Somewhere In Hollywood, you can bet that someone is working on a movie script about the killings in Atlanta. It will be brought to the screen as either a movie or a docu-drama about the killing of 26 (last count) black youths. All that is missing is the ending. The killer or killers have yet to be caught.
For this reason, the Atlanta tragedy now could not possibly be a film. It does not conform to what Americans expect in their cops and robbers entertainment and to what they think happens in real life. In both, they think that the cops always get their man or that the more police you have the less crime you're going to have. Atlant, tragically, is proof that neither supposition is necessarily true.
To deal with crime, Atlant has 1,116 police officers. To help those police officers with this specific crime, the Justice Department has dispatched 30 FBI officers. The federal government has kicked in aid amounting to over $1 million and volunteers galore have come to the city to help find the culprit or culprits. Supercops came from various cities. Psychics have come, sniffed this and sniffed that, rubbed their crystal balls and gotten their names in the paper and they, too, have departed. Good and sincere people have come from all over and still the young people die.
All this has happened in a city that is, compared to some, manageable. Atlanta is the 30th largest city in the nation with a population of 422,293 persons. Compared to New York's 7 million this is nothing. In additon, not just anyone is likely to be a victim. You have to be black and young and a male, a set of criteria that reduces the pool of potential victims to considerably less than the population of Atlanta itself. Still, the people continue to be killed.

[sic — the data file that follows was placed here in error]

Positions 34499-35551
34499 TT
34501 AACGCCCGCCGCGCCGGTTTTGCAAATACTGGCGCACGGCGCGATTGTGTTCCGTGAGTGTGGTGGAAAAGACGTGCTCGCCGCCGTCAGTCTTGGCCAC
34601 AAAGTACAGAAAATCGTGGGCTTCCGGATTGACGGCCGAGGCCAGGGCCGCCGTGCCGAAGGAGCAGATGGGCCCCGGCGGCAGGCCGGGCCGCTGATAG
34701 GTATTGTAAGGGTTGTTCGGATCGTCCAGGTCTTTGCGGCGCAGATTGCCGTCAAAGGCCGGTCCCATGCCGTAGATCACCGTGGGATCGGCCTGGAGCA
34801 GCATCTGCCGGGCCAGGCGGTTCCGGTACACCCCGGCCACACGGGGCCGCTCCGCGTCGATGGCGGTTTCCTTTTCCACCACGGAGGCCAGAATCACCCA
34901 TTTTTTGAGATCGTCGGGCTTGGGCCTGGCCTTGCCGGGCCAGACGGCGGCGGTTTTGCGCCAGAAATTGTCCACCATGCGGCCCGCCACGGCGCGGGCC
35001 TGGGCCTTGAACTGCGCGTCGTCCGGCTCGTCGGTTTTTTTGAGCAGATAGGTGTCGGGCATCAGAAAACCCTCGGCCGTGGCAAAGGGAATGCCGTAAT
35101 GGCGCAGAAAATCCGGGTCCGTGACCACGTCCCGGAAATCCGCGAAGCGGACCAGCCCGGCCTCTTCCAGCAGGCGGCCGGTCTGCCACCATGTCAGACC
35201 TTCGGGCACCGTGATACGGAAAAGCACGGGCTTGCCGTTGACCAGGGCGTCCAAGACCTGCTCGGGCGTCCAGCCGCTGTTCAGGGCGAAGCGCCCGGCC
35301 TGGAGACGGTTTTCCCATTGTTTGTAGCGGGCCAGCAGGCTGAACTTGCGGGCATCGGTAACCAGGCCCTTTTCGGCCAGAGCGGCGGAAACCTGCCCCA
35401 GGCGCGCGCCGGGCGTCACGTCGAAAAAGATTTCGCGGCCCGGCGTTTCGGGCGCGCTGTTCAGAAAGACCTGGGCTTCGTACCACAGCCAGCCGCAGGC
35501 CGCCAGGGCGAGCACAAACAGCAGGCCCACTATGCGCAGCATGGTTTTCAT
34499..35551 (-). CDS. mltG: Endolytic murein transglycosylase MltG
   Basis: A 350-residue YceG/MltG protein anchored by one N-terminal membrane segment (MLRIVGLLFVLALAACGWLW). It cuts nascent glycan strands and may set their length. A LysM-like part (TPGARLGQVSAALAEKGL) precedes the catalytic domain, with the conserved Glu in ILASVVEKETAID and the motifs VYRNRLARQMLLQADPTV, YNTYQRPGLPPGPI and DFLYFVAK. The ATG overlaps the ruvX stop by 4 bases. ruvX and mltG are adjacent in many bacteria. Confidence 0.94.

There are factors associated with the Atlanta situation that make it unique. But in one sense, the Atlanta murders are precisely the sort most feared by the population at large. They are senseless and apparently capricious. There is no robbery involved no burglary. They are the ultimate urban nightmare; a perfect stranger kills you for no good reason. In fact, one reason the killer (or killers) has thus far escaped detection is because he or she or they are apparently killing strangers. Other than age and race, there is no predicting the next victim and since there is nothing but the burder itself to connect the killer or killers with the person killed, detection becomes nearly impossible.
On television or in the movies, all murders are solved. A detective is assigned to the case and he sticks with it until he gets his man -- or his woman. What he does not get is yet another case and then still another and then another until the first case is all but forgotten. On television, he does not say that his chances of solving a murder are greatly diminished if he does not get to the scene before the witnesses leave and he does not admit that when stranger kills stranger, the chances of finding the killer diminish greatly.
The difference between television and reality causes knowledgable people to wince when the remedy to the crime problem is said to be more police or stricter sentencing or the death penalty or when it is expressed in some cliche like "bleeding heart judges." The awful truth is that most crimes go unsolved and when that is the case it does not matter what the sentence is or how harsh the judge may be. There is no one to be sentenced because no one has been caught.
It is unfashionable now to talk about the root causes of crime, to talk of poverty and ignorance and racial hatred -- to talk, in other words like a liberal.It's possible that none of those factors apply to the Atlanta situation, but out of it ought to come the realization that there is really no such thing as enough cops or strict enough judges or even enough space in the jails. The crime problem has its roots in society and it will not be solved by cliches or slogans or even brilliant police work.
This is what the situation in Atlanta proves. It ought to at least make us skeptical about the current rhetoric about crime. If all the cops and all the money and all the good intention in the world cannot stop a single criminal, how can there be enough money and cops and good intention to solve the crime problem?
At the moment, the Atlanta situation already is a tragedy and someday it may be trivialized by becoming a movie. In the meantime, it ought to at least be a lesson.